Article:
Boris Johnson Under Fire Over 'Planned Reform Allowing Ministers to Overrule Judicial Rulings'
06:25 GMT 06.12.2021 (Updated: 21:39 GMT 18.10.2022)
Downing Street's purported decision to unleash a fresh war with judges follows a number of clashes, including the Supreme Court's ruling that Prime Minister Boris Johnson unlawfully prorogued parliament amid the Brexit political crisis in 2019.
British Prime Minister Boris Johnson is contemplating further weakening the court system's power to overrule ministers' decisions via judicial review (JR), The Times has revealed.
Judicial review in the UK is a court case during which a person asks a judge to examine whether a minister, official, or public body broke the law when it comes to their decision-making.
According to The Times, Johnson wants to curtail the courts' authority and to allow ministers to effectively throw out any legal rulings they oppose.
The newspaper quoted unnamed Whitehall sources as saying that Justice Secretary Dominic Raab has been ordered to toughen plans to reform the powers of judges to rule on the legality of ministers' decisions.
The intended goal is to reinforce parliament's sovereignty over the unelected judiciary, the sources argued.
They asserted that Raab along with Attorney General Suella Braverman want MPs to pass an annual "Interpretation Bill", stipulating that ministers will strike down findings from JRs Downing Street does not agree with, a plan that has already been okayed by the government.
Braverman, for her part, hinted at the measures during her message to the Public Law Project Conference in November.
"What we have seen is a huge increase in political litigation — that is to say, litigation seeking to use the court system, and judicial review, to achieve political ends. If we keep asking judges to answer inherently political questions, we are ignoring the single most important decision-maker in our system: the British people", she argued.
Prominent lawyers have, meanwhile, remained downbeat about the government's plan for the Interpretation Bill, with Edward Garnier QC, solicitor-general in David Cameron's administration, claiming that "this government seems to forget that like all of us it, too, is subject to the law".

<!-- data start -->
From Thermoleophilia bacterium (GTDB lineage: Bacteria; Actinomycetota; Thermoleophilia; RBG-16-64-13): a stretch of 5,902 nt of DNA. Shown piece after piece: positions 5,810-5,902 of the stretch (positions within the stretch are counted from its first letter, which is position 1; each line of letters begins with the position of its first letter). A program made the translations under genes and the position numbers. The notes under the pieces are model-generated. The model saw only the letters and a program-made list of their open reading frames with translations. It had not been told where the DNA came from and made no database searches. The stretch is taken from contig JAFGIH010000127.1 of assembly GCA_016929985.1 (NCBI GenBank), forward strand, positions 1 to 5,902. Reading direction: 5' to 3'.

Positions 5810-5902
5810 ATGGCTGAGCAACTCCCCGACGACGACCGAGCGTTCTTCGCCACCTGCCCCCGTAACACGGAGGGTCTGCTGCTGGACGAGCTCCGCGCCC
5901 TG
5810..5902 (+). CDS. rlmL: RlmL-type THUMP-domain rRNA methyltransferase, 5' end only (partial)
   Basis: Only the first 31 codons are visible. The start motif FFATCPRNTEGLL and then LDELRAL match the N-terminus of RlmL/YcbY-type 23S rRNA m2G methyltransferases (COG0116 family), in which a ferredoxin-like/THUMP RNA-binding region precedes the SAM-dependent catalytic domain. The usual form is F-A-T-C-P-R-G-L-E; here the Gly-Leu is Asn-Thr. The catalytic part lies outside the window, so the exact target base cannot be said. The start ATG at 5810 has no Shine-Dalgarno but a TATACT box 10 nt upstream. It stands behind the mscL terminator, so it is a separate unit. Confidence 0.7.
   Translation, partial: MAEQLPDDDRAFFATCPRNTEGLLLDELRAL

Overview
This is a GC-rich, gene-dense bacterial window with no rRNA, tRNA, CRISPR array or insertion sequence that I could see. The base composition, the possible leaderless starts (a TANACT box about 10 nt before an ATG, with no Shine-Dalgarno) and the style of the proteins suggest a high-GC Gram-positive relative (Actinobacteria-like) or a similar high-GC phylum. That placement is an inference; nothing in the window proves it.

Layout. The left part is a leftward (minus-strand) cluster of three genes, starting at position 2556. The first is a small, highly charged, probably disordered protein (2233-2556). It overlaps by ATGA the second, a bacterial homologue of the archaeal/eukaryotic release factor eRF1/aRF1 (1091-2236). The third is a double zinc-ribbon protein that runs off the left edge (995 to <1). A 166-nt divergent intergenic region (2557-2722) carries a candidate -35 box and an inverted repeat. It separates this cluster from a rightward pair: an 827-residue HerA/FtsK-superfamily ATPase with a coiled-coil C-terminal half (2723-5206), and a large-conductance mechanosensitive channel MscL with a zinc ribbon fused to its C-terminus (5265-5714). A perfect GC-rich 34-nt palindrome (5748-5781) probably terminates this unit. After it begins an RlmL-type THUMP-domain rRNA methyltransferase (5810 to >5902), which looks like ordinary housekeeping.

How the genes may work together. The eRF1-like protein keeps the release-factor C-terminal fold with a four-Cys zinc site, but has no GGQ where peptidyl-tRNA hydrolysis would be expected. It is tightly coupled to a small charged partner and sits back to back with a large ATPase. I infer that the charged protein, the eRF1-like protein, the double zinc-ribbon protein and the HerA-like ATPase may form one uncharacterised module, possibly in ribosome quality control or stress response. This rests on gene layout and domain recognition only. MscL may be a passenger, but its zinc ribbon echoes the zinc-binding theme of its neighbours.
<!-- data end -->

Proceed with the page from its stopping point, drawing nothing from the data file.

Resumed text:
"And I should have thought that No 10 would have learnt the lesson of the prorogation battle, when the Supreme Court reminded the government that this is a country under the rule of law and not under a dictatorship", Garnier said.
He was referring to events pertaining to a JR in 2019, when the Supreme Court ruled that Prime Minister Johnson's decision to prorogue parliament amid the Brexi crisis
for five weeks had been unlawful.
The former solicitor-general added that if the PM "does not like a lawful ruling of the court that has been a legitimate interpretation of statute passed by parliament, it is open to the government to attempt to change the law by an act of parliament. But it is not for some here-today-gone-tomorrow minister to change permanently existing statute law by ministerial fiat".
Garnier was echoed by David Gauke, an ex-lord chancellor and justice secretary, who said that if Downing Street is considering "getting parliament to retrospectively change the law as it has been interpreted by judges, then that would be an extremely worrying step and a departure from the rule of law and the traditions of this country".
The same tone was struck by Jolyon Maugham QC, director of the Good Law Project, who insisted that "the real aim of this government is a more compliant judiciary".
"It's very important the government doesn't do anything more to weaken the delicate constitutional balance we have. This executive can and does bully its MPs to get what it wants […] All judges do is uphold the will of parliament", Maugham stressed.
The remarks come after Raab told Times Radio that he wanted to overhaul the Human Rights Act to "correct" the balance between freedom of speech and privacy, in what The Times described as yet another assault by the government on the country's "legal framework".
4 September 2019, 09:26 GMT
"I think the drift towards continental-style privacy laws, innovated in the courtroom, not by elected lawmakers in the House of Commons, is something that we can and should correct", the justice secretary said, pledging to prioritise free speech over privacy.
The interview followed Meghan Markle, the Duchess of Sussex, winning a court battle over the Daily Mail's publication of extracts of a letter to her father. Court of appeal judges ruled that Markle had a "reasonable expectation of privacy" in the contents of the letter which were "personal, private, and not matters of legitimate public interest".